Goodreads is keeping bookmarks busy

This article was first published by dmcityview.com


If social media is good for one thing, it’s recommendations. If you were to pull out your phone right now and ask your Facebook friends what to watch on Netflix tonight, you will get a slew of ideas. The problem with this method of soliciting guidance is that it’s a firehose. The inundation of possibilities you’ll receive will likely overwhelm you, and it’s just as likely that none will fit your taste. Thankfully for films there is a massive, longstanding Internet system (and in Cityview!) in place of critics and websites that give qualified suggestions tailored to your taste.

But films are easy to consume, and even the terrible ones only cost you a couple hours. Books, on the other hand, take a great deal of dedication to see all the way through. Pick up a book that’s terrible and you’ll throw it out. A boring book? You’ll probably drop it in a few hours. The world is full of mediocre books that everyone seems to recommend. Thankfully there are digital tools that try to separate the wheat from chaff.

Decades ago, The New York Review of Books cornered the market on discovering quality reading material. However, in the digital world it plays second fiddle to Goodreads. Started in 2006, Goodreads combines the best of the social media monster with the highbrow literary review world. With a database of more than 10 million titles, Goodreads offers users books, reviews and annotations, but it also generates recommendations based on the user’s Facebook profile.

Since its inception, Goodreads has exploded. In 2013, the site jumped to more than 30 million users reviewing and recommending titles. Taking notice was Amazon, the largest retailer of books and ebooks, which quickly acquired the site and folded in Amazon purchasing power to the site’s capabilities. That means Goodreads users can now find books that fit their tastes, get suggestions from reading friends, share what they’re reading and purchase their next book directly from the site.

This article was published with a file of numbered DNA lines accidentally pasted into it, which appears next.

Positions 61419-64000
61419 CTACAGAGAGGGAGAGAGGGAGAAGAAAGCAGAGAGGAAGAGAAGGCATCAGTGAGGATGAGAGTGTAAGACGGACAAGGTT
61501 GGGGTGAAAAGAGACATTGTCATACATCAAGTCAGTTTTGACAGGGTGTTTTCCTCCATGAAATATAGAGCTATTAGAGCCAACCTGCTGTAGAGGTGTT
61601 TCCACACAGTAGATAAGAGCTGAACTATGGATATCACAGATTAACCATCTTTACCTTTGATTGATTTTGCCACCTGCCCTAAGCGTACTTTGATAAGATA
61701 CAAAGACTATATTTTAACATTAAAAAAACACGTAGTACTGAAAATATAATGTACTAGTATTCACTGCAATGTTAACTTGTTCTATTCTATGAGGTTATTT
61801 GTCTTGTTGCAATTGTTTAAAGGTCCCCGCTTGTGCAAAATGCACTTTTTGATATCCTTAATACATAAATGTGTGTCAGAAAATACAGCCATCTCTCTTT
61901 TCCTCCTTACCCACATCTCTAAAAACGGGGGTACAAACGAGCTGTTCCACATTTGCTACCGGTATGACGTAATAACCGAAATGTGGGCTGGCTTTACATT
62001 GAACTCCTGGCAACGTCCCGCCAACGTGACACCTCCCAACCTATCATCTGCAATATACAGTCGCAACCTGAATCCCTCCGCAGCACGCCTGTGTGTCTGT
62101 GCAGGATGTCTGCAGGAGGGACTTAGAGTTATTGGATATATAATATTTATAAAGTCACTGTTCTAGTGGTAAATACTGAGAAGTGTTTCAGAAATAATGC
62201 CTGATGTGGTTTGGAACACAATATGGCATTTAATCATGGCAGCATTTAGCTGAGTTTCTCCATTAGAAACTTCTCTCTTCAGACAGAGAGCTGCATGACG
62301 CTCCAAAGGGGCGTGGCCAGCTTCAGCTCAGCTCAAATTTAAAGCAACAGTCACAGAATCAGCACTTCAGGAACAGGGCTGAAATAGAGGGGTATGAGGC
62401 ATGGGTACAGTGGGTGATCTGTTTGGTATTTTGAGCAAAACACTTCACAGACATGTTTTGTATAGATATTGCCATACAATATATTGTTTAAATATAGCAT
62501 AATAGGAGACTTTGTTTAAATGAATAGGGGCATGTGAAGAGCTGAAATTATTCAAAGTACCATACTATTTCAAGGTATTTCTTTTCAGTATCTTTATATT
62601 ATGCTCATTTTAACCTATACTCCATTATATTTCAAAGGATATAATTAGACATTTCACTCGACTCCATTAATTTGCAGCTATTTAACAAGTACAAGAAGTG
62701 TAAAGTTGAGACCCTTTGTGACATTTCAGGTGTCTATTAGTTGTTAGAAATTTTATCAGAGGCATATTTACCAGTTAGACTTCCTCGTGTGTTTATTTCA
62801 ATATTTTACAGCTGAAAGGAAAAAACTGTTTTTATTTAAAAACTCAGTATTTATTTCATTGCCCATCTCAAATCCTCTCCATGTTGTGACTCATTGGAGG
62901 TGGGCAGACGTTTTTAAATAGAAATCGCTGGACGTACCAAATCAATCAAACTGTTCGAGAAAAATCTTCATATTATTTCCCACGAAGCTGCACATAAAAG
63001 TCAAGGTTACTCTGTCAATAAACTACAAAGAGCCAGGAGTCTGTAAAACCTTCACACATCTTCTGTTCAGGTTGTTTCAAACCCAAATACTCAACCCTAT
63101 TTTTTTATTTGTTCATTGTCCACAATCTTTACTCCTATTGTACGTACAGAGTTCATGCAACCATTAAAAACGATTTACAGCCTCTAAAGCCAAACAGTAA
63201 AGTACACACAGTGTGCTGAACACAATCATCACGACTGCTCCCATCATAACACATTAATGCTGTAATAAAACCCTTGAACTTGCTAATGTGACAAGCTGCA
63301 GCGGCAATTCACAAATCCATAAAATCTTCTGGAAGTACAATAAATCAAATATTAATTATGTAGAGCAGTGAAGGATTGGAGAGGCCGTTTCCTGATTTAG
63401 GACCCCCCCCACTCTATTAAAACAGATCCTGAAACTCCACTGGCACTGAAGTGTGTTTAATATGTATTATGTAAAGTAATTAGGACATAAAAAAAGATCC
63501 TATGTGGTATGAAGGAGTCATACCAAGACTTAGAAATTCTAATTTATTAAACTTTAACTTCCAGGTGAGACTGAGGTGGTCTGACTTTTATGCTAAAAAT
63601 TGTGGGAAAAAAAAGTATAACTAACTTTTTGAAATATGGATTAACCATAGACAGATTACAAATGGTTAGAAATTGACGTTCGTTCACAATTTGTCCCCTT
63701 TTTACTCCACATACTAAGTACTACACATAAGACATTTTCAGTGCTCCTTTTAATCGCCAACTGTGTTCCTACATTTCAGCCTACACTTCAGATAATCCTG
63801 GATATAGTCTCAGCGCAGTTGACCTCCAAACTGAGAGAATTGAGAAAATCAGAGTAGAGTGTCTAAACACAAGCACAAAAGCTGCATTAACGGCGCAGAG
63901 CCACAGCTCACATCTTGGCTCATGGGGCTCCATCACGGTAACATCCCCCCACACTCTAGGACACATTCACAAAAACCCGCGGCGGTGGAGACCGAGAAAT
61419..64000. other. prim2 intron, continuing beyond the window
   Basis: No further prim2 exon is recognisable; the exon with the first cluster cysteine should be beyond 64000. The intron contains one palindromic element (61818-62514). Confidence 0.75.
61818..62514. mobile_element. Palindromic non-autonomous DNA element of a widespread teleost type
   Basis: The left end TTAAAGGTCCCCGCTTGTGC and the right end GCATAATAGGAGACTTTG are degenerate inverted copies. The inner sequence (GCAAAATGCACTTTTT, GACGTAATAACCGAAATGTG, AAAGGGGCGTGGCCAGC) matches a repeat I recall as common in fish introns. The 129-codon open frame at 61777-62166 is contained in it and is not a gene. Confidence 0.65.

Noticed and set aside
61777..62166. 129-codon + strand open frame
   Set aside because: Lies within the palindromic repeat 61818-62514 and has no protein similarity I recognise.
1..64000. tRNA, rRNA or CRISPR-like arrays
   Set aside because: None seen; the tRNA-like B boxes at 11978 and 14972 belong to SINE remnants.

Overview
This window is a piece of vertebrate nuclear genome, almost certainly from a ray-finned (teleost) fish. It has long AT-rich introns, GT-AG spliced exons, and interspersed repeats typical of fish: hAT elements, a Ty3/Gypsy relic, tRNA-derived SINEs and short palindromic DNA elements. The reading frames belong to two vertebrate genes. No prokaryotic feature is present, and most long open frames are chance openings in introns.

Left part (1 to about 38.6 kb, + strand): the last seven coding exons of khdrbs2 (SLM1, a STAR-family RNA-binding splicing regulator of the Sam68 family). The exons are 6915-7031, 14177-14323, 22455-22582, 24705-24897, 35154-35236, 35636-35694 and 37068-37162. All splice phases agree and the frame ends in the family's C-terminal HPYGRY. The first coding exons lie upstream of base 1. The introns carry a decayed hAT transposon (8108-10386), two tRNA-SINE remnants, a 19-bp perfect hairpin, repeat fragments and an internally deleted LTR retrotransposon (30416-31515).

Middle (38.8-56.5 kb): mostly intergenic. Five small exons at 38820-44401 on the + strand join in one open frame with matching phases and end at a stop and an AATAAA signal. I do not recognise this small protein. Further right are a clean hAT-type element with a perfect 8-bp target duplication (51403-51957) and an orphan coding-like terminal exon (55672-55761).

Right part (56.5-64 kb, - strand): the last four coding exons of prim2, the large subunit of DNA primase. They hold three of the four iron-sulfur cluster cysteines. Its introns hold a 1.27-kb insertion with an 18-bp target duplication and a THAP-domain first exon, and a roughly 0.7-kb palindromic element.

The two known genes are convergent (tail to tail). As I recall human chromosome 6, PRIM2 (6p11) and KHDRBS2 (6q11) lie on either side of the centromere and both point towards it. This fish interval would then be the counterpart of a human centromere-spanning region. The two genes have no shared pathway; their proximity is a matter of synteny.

Now, for some, Goodreads might sound like a repackaged Facebook where friends are kept in the recommendation loop. For those who want to completely separate their social network from their potential reading, a better service might be The Fussy Librarian. Besides invoking the nolstagic idea of an old school bookworm in its name, The Fussy Librarian will go one step beyond services like Goodreads and match content with readers. Whereas Goodreads uses algorithms and your peer group to make recommendations, The Fussy Librarian breaks suggestions down based on genre, content, tone and family-friendly material. These suggestions then come on a daily basis.

While not yet 30 million users strong, The Fussy Librarian has 100,000 avid subscribers. Readers receive occasional emails, and The Fussy Librarian prides itself on delivering only the books worthy of recommending. While all books can be considered, to keep standards high, The Fussy Librarian requires 10 reviews and a 4-star rating on Amazon or Barnes and Noble and an accessibility caveat of a price of $5.99 or less.

Of course, as many readers know, books from quality writers can be hotly anticipated. The Fussy Librarian will include these in recommendations if authors have a previous work with more than 50 e-reviews and a 4-star average rating. The best part of subscribing to the Fussy Librarian is all it costs is submitting your email (i.e., it’s free).

So the next time a friend tells you to read the latest tween vampire craze, feel free to glaze over. Services like Goodreads and The Fussy Librarian will make sure those kinds of titles stay off your bookshelf.



Patrick Boberg is a central Iowa creative media specialist. For more tech insights, follow him on Twitter @PatBoBomb

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